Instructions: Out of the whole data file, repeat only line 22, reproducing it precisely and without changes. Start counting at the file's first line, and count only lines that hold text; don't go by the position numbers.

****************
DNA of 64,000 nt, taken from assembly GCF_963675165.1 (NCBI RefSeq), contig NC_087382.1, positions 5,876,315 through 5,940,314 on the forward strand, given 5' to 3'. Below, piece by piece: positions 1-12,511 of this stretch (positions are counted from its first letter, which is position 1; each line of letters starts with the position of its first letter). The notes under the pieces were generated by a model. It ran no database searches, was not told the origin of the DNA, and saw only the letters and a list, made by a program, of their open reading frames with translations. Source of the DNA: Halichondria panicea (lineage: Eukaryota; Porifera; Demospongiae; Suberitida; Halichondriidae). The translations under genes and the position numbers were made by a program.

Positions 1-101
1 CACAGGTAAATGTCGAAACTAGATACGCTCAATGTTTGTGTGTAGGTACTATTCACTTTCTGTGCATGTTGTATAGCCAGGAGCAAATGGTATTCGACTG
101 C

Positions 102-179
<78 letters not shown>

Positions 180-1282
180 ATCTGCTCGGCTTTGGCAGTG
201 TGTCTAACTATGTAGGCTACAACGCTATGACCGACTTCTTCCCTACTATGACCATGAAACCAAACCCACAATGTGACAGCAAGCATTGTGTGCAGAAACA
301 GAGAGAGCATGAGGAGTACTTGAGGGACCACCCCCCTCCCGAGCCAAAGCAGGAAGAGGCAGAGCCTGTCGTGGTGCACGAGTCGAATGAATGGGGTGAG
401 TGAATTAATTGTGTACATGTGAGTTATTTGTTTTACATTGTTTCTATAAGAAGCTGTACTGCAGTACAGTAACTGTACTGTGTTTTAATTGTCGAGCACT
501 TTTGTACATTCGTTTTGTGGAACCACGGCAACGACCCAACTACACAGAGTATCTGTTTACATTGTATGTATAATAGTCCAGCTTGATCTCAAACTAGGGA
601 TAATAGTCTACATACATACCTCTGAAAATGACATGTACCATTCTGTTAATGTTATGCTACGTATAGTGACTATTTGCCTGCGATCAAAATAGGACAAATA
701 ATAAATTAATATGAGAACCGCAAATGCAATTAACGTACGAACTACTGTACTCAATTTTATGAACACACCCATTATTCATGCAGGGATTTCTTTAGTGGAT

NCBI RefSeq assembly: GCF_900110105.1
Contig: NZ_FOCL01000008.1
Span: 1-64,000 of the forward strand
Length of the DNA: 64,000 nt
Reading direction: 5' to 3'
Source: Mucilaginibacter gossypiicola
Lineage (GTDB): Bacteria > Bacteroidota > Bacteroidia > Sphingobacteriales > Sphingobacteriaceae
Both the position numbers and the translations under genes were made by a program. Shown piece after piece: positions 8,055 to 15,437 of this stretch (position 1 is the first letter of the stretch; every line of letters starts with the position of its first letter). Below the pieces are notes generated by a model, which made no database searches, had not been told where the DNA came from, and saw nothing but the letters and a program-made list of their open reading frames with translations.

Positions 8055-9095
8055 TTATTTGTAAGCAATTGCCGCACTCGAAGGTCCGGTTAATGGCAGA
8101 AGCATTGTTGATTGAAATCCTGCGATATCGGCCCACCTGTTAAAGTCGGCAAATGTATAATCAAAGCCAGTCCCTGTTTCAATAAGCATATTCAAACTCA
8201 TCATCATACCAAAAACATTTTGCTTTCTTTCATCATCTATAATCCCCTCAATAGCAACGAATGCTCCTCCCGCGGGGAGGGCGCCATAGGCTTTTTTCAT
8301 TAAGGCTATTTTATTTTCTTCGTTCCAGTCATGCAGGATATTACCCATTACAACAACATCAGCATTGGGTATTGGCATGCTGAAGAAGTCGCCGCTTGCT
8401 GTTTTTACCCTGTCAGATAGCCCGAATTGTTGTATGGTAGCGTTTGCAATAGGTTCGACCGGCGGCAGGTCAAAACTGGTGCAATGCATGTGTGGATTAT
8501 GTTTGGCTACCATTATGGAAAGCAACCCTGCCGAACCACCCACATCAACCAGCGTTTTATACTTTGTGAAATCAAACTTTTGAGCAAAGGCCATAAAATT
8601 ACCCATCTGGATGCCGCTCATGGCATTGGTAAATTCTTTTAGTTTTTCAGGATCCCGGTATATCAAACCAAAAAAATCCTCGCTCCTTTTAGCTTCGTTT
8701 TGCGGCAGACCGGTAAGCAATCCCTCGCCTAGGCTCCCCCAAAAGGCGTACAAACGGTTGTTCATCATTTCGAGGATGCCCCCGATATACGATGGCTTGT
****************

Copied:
Both the position numbers and the translations under genes were made by a program. Shown piece after piece: positions 8,055 to 15,437 of this stretch (position 1 is the first letter of the stretch; every line of letters starts with the position of its first letter). Below the pieces are notes generated by a model, which made no database searches, had not been told where the DNA came from, and saw nothing but the letters and a program-made list of their open reading frames with translations.